As they celebrate the event with fond reminiscences of American courage and generosity, many Germans are filled with excitement at the possibility of Barack Obama capturing the White House. German media have anointed the Democratic candidate the new John F. Kennedy, and see him as being more in sync with their views on the Iraq war and global warming.
Karsten Voigt, the conservative government's point man on U.S. relations, said this month that many Germans see in Obama a "mixture of Martin Luther King and John F. Kennedy."
What most Germans want is "an American president again whom it does not just respect because he represents a world power, but with whom it can identify, whom it can love," he told ZDF television.
However, he cautioned that both Obama and Republican John McCain have pluses and minuses for Germany, and Germans shouldn't expect an entirely smooth ride with either.
Still, most Germans expect a new start after a mostly sour eight years, during which the Iraq war triggered huge protests in Germany and sharp exchanges between the two governments.
Gerhard Schroeder's opposition to the Iraq invasion helped him win re-election as chancellor in 2003 after a campaign in which, among other barbs, his justice minister appeared to obliquely compare President Bush to Adolf Hitler.
Immediately after the Sept. 11 attacks, 200,000 Germans streamed to Berlin's landmark Brandenburg Gate, many wearing shirts proclaiming: "We are all New Yorkers."
But the warm feelings quickly wore off, and apparently have yet to be rekindled.
This month's Pew Global Attitudes survey showed only 31 percent of Germans have a favorable view of the United States - down from 78 percent in 2000. However, 55 percent like Americans as a people, the survey by the Washington-based organization showed.
"The Iraq war ... is on one side, and on the other side are the people," said Mercedes Wild, who was 7 during the airlift and remembers the U.S. planes dropping candy in tiny parachutes made of handkerchiefs.
"The main bridge remains because the largest bridge has been built between the people."
The bridge, historians say, was largely forged by the airlift, coming at a time when many Americans were still recovering from their war with Hitler's Germany.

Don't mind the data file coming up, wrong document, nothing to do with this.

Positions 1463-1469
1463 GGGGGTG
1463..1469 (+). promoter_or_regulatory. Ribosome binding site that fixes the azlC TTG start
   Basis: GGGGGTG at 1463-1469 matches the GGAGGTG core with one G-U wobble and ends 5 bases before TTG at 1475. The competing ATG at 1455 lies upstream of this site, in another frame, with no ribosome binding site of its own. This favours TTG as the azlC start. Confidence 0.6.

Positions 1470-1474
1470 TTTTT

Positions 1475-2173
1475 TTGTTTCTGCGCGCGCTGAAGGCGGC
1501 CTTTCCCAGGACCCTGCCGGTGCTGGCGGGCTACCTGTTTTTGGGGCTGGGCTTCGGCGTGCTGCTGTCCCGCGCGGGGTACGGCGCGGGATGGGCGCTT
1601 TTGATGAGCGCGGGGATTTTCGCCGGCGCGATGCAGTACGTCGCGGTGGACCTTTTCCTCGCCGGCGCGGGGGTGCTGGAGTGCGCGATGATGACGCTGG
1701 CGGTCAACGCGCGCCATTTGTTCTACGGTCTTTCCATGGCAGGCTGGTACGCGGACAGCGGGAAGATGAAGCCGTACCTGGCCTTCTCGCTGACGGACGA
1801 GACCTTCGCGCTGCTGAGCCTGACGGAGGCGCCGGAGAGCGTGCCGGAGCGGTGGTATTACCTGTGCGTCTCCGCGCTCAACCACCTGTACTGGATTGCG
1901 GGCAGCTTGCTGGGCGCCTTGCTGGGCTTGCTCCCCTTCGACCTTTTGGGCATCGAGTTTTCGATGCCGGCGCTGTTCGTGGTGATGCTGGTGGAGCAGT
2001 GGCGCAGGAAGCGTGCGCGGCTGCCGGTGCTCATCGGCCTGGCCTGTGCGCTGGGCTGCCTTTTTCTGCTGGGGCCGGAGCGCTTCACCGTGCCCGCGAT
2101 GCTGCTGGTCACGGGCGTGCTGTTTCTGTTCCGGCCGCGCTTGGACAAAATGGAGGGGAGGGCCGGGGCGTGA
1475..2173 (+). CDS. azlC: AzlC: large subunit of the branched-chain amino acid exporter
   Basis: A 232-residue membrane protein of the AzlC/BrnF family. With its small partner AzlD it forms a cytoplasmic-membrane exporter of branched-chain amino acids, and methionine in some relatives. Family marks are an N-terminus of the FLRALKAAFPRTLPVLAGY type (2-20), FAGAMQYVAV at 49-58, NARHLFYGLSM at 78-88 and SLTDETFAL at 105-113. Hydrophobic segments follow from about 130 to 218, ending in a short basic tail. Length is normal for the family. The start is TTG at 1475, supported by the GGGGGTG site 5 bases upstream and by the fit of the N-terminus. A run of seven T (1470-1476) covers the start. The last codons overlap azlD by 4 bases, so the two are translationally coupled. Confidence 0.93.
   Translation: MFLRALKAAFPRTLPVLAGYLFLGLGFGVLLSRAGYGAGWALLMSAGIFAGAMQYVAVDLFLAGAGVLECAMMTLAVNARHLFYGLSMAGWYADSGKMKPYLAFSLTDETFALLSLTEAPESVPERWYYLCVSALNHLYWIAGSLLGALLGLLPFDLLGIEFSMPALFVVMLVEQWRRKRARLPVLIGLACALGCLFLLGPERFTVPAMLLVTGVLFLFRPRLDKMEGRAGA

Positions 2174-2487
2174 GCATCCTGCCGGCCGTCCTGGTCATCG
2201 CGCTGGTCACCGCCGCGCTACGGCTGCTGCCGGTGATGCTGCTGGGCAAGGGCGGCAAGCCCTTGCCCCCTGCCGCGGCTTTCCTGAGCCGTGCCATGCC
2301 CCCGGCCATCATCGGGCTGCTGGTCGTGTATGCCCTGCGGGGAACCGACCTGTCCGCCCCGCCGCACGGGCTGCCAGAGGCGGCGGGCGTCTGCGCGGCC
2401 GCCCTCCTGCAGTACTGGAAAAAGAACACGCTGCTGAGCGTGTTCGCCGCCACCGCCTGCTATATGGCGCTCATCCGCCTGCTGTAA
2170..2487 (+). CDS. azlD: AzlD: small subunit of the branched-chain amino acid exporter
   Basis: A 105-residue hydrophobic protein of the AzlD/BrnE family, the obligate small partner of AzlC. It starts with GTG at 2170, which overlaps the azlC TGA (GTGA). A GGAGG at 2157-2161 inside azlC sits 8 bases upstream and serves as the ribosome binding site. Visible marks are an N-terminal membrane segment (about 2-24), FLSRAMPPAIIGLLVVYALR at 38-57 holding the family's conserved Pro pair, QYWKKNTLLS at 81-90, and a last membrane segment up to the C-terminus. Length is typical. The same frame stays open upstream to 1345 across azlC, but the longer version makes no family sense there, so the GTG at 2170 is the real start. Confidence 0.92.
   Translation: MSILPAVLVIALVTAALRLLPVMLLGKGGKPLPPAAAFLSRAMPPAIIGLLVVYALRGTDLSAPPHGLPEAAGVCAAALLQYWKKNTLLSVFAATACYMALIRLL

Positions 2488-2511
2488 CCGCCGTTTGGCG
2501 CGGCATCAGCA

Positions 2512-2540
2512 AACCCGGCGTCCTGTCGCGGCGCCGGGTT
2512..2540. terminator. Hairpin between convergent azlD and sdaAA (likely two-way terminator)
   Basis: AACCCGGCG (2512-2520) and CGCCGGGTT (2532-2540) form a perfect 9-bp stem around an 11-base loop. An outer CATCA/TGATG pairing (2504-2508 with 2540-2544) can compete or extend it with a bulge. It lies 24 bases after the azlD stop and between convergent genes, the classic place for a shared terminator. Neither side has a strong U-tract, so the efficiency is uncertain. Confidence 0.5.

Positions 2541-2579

"The airlift caused the former enemies to become partners, cooperate, and that developed confidence that ended up in a partnership and friendship," said Helmut Trotnow, director of Berlin's Allied Museum, which hosts a permanent airlift exhibition.
"If it hadn't been for the airlift, probably there would have been no German-American friendship, because America would have left."
Instead Americans stayed. A total of 30 million American soldiers, their families and diplomatic personnel were posted to West Germany and West Berlin between 1945 and 1994, when Russia completed its withdrawal from the former East Germany, Trotnow said.
The U.S. military says roughly 85,000 U.S. troops, plus their families, remain at bases in the country today, underlining the lasting legacy.
When World War II ended, zones of western Germany were turned over to Britain, France and the U.S. to administer, and these became democratic West Germany. The Soviet Union got what became the communist state of East Germany. Berlin was entirely inside the Soviet sector, but divided among the four powers.
In an effort to squeeze the Western occupiers out of Berlin, Soviet dictator Josef Stalin blockaded all rail, road and ship traffic into the city. The only access for the Western powers was by air.
On June 26, 1948, the airlift began. Over the next 15 months, American, British, Canadian, Australian, New Zealand, and South African pilots flew some 278,000 flights to Berlin, carrying some 2.3 million tons of food, coal, medicine and other supplies.
On the busiest day - April 16, 1949 - nearly 1,400 planes carried in nearly 13,000 tons over 24 hours - an average of one plane touching down every 62 seconds.
West Germans - especially Berliners - were shown the human face of their former enemies, working with the occupying forces on a large scale for the first time, Wild, now 67, recalled.
More iconic moments would follow - Kennedy in 1963 declaring "Ich bin ein Berliner" in solidarity with West Berliners, two years after the Berlin Wall cut the city in two; and Ronald Reagan in 1987, urging the Kremlin to "tear down this wall."
In 1989 the wall indeed came down, and the following year the two Germanys were reunited.
More recently, the conservative government under Angela Merkel that replaced Schroeder's administration has worked to warm up the relationship with Washington. While it has not departed from Schroeder's refusal to send forces to Iraq, Germany keeps 3,000 troops in Afghanistan's relatively calm north, providing security and helping to oversee reconstruction.
The anniversary is being marked with events at airfields that served the airlift, reunions of pilots and ground crews who took part, speeches by dignitaries and a special display at the Allied Museum.
Today, with the Cold War fading into history, some young Germans say it's time to get over the mentality of indebtedness.
"Germans were so grateful for everything America was doing for them - America helped them rebuild, and in the airlift the Americans kept Berlin alive," said 22-year-old university student Maxi Lehmann.
"But Germany has developed so much - it's a stronger country. Germany is working with other European countries to strengthen the European Union. They don't need America the way they did then."